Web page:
As the 10th and latest release in the Paul McCartney Archive Collection, Flowers in the Dirt makes for an interesting, if dubious installment. The previous entries have included a spate of Wings classics like Band on the Run and Wings Over America, not to mention such solo landmarks as McCartney, Ram, and Tug of War.
Originally released in June 1989, Flowers in the Dirt was certainly a milestone in the McCartney solo corpus. In many ways, it marked a return to form after the lackluster critical and commercial reception that greeted Give My Regards to Broad Street and Press to Play. Flowers in the Dirt enjoyed a much better showing, topping the UK charts while managing to log a respectable number 21 in the USA during a particularly competitive summer season in those heady pre-digital download days.
But as far as the Paul McCartney Archive Collection goes, Flowers in the Dirt makes for a strange entry in the sense that it is difficult to gauge where the series goes from here. Does Paul reach back and begin taking deep dives with the likes of Red Rose Speedway and London Town? While the sales potential might be limited, I would welcome that kind of treatment for his second- or third-tier works if only to get to know them better. But as I noted above, it’s tough to imagine how the series evolves from this point forward without any more low-hanging fruit.
As for the present collection, I am happy to report that Flowers in the Dirt certainly merits the deluxe treatment afforded by the Paul McCartney Archive Collection. Slated for a March 24th release, the box set format is rounded out by plenty of previously unseen photo and video illustrations, but the real story, as always, is the music. And there’s plenty of it, to be sure.
The original album featured a number of standout songs, including the unsettling “We Got Married”—complete with a lacerating Dave Gilmour guitar turn—the heartrending “Distractions,” and the proto-dance track “Où Est Le Soleil?” A bonus track on the original Flowers in the Dirt release, the latter song always played like a bouncy, late-80s paean to the catastrophic effects of air pollution (“Where Is the Sun?”). In these days of rapidly accelerating climate change, “Où Est Le Soleil?” leaves one feeling positively nostalgic.
Flowers in the Dirt also marked McCartney’s last solo top 40 US hit in “My Brave Face,” save for his recent collaborations with Kanye West. To my ears, “My Brave Face” clearly stands as the high point of his post-Beatles songwriting partnerships—in this case with Elvis Costello. As the outtakes and finished tracks on the Flowers in the Dirt box set demonstrate, McCartney and Costello had found a solid groove in which to marry Paul’s rich sense of melody with Elvis’s by turns insightful and acidic lyrics.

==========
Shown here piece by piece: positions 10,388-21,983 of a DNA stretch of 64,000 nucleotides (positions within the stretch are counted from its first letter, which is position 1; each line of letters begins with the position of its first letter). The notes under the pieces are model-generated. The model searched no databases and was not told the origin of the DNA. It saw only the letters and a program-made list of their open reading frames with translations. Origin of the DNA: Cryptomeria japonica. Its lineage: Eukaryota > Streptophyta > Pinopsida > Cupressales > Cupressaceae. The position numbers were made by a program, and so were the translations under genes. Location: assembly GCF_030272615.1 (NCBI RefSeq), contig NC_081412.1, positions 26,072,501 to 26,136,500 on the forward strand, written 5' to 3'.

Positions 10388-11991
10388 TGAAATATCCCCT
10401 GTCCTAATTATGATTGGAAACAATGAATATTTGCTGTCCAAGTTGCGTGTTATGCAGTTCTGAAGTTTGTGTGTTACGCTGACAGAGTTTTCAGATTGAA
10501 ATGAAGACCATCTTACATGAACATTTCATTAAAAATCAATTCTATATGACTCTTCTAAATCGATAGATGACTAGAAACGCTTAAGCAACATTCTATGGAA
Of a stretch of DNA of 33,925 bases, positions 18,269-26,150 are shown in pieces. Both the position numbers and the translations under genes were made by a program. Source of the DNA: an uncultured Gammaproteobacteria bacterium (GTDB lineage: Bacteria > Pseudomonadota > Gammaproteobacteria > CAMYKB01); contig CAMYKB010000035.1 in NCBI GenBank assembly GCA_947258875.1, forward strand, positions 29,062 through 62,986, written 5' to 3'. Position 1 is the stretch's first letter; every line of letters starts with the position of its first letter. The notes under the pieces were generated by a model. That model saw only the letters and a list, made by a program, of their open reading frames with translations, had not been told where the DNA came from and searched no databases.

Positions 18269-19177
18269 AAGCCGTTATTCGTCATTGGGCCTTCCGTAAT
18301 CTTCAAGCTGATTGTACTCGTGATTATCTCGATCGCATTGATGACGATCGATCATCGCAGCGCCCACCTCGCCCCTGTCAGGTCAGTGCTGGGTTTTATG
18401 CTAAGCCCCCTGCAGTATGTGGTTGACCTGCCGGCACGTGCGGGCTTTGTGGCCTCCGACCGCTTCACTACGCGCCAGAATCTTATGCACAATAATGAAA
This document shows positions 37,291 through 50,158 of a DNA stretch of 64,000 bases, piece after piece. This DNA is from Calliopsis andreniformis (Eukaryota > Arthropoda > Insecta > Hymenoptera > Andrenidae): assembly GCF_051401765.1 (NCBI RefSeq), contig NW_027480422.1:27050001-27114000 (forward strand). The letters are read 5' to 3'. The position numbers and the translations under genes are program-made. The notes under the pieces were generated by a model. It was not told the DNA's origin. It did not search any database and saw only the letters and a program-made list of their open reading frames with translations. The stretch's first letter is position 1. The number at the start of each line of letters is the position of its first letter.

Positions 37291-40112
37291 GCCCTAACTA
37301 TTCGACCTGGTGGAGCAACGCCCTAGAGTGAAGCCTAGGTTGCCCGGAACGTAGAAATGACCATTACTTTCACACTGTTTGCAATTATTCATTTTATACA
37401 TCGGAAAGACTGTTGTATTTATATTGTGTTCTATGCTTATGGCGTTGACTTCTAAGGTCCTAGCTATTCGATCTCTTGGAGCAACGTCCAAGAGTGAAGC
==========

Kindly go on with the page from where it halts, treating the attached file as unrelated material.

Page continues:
In and of itself, “My Brave Face” makes for a fascinating case-study of the McCartney-Costello writing process in action. As the Flowers in the Dirt outtakes reveal, the song begins as a buoyant acoustic number. At its heart, “My Brave Face” is a deceptively simple domestic study about life in middle-age—that place where you’re no longer quite so young, but certainly not over the hill.
As “My Brave Face” moves from acoustic demo into a multi-instrument duet courtesy of McCartney and Costello, the evolution is striking as the buoyancy gives way to a subtle sense of terror. When you listen to the final Flowers in the Dirt version recorded with Paul’s studio band, the passage is complete, as the McCartney-Costello lyrics take on deeper strains of meaning, particularly during the last iteration of the chorus when Paul sings, “Now that I’m alone again / I can’t stop breaking down again.” The frustration and uncertainty in his voice as he attacks the phrase is palpable and brilliantly rendered.
There would be other highlights in the McCartney-Costello collaboration, including “Playboy to a Man” and “So Like Candy,” tunes that would be featured on Costello’s Mighty Like a Rose LP. As with “My Brave Face,” the demos in the Flowers in the Dirt deluxe edition for these songs are revelations unto themselves. Listening to them at this late date, I can’t help wondering what might have been if Paul and Elvis had allowed their songwriting partnership to go full flower.
Ken Womack is an internationally renowned Beatles authority regarding the band’s enduring artistic influence. His latest book, Maximum Volume: The Life of Beatles Producer George Martin (The Early Years: 1926-1966), is forthcoming in 2017. His previous Beatles-related books include Long and Winding Roads: The Evolving Artistry of the Beatles and The Beatles Encyclopedia: Everything Fab Four. You can learn more about Ken’s work at kennethwomack.com.